In 1798, Reverend Thomas Robert Malthus warned the world of impending disaster. He theorized that the human population, growing exponentially, would soon become so immense that the food it required would surpass the food it could grow. But as the Industrial Revolution thrust ahead into the nineteenth century, bringing forth advancements in agricultural production, the world heaved a sigh of relief that Malthus was wrong, and new industrial man scoffed at Malthus’s failure to credit human ingenuity with its due regard. For the moment, we had overcome the Reverend’s gnawing little problem. However, at the time that Malthus was warning us about our food supply, the global population numbered just one billion. Today, as 7.6 billion people are expected to become eight within a decade, the specter of Malthus arises to warn us once again. Food insecurity has crept back into view. What will be our new revolution?
This time, with mechanical means of agriculture already highly developed, we turn not to engineers, but to biologists. And just as the radical leaps in industrial technology met with its Luddites, so the modern biological age of agriculture contends with its own neigh-sayers. But we ought not be hasty to dismiss their doubt as alarmist: the modern answer to Malthus involves supplanting the food supply with genetically-modified organisms, or GMOs. In other words, today’s Luddites aren’t simply disaffected workers but an entire human species concerned with the long-term health problems arising out of genetic tooling. Many worry that the very miracle products meant to save us from starvation may sooner impair our global health and that of posterity.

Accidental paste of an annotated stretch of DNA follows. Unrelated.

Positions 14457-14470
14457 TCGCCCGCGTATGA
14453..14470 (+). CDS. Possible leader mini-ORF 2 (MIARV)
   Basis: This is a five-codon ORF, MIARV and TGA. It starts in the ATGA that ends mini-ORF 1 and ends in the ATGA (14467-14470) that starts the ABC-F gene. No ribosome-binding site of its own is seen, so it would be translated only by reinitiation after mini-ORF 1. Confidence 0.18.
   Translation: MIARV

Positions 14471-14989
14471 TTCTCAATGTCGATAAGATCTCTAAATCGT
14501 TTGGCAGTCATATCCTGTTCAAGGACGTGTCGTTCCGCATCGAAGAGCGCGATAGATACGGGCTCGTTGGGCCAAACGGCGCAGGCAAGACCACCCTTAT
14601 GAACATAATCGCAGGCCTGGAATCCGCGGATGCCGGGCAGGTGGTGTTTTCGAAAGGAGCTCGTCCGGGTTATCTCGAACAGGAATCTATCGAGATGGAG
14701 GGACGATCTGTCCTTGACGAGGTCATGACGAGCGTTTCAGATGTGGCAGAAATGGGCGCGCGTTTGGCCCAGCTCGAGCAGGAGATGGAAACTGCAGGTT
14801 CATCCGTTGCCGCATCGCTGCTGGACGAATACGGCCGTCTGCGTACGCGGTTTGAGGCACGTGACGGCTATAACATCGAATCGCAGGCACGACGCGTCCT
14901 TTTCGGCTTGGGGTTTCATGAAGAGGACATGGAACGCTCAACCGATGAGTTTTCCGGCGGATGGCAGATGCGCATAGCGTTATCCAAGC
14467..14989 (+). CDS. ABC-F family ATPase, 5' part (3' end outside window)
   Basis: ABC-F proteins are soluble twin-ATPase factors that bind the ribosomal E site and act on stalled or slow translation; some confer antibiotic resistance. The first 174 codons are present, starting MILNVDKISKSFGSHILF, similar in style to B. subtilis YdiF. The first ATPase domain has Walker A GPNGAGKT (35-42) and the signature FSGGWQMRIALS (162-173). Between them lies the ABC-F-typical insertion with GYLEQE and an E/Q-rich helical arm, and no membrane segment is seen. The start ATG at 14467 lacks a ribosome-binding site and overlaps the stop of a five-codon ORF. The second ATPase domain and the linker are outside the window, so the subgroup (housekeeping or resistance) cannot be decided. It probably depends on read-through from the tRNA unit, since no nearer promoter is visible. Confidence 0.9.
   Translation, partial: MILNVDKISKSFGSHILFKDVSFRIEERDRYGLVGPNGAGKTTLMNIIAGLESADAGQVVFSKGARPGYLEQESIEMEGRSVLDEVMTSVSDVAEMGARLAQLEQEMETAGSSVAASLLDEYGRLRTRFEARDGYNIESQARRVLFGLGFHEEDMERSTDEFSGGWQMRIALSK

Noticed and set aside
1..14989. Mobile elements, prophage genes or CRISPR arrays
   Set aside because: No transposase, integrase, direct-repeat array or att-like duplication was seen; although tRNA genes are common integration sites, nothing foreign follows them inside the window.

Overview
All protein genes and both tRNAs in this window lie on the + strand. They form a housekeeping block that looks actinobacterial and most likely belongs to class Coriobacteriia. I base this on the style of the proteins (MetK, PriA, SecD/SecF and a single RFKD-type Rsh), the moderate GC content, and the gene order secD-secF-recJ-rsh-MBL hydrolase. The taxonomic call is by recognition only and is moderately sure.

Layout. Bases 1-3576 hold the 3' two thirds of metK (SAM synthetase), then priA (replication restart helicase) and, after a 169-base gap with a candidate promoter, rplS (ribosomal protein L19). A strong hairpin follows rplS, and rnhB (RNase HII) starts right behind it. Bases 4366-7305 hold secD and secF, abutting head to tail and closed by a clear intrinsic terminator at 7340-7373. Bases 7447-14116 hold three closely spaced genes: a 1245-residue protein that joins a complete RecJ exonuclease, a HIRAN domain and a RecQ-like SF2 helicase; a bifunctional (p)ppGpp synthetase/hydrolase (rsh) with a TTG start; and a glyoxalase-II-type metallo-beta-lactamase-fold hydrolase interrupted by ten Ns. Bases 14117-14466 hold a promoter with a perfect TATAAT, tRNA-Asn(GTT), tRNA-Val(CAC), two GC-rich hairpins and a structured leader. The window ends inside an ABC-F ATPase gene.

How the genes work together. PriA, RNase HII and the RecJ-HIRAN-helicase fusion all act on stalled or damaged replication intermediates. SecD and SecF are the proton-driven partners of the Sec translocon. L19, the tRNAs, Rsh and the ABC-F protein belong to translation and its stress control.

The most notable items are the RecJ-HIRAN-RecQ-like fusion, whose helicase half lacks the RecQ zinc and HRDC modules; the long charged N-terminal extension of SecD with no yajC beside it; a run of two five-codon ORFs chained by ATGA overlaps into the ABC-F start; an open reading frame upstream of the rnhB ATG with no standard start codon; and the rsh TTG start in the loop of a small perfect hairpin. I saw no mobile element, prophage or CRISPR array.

One case of genetic food engineering still on trial by global opinion is the recent innovation known as “golden rice.” Golden rice is a genetically modified rice grain that has been biologically altered to include vitamin-A, a vitamin necessary to human survival and eyesight. The creation is dubbed “golden” because of the hue it takes on when the vitamin-A is added. Vitamin-A is the same vitamin that gives carrots and pumpkins their bright orange color, thus turning this new rice from white to gold. The benefit of golden rice, however, does not come from its lofty name or brilliant sheen but from its vital global health potentiality. The World Health Organization (WHO) has persistently warned of the deleterious effects of vitamin-A deficiency (VAD) in many regions of the world.
Specifically, the WHO reports that VAD is the single most important cause of childhood blindness in developing countries” and that VAD contributes significantly “to morbidity and mortality from common childhood infections.” The United Nations International Childhood Emergency Fund (UNICEF) warns that VAD is the “leading cause of preventable childhood blindness and increases the risk of death from common childhood illnesses.” In the regions of the world where foods containing the vitamin-A are economically or agriculturally inaccessible, VAD poses a major health threat. The condition overwhelmingly affects poorer communities, particularly in the Pacific, Southeast Asian, and Sub-Saharan African regions. The WHO has officially named VAD a global public health concern on account of VAD’s vast reach and pervasiveness. Approximately one third of children between the ages of 6 months and 6 years suffer from VAD, and an estimated 250 million children suffer from VAD, with blindness occurring in 250,000 to 500,000 children each year. Of those children affected with blindness, half of them die within a year of going blind. All this despite VAD being highly preventable. The initial response to VAD, carried out by a number of health organizations around the world since the 1990s, was vitamin-A supplements. While this remedy helped reduce some incidence of death, it failed to reach much of the affected populations.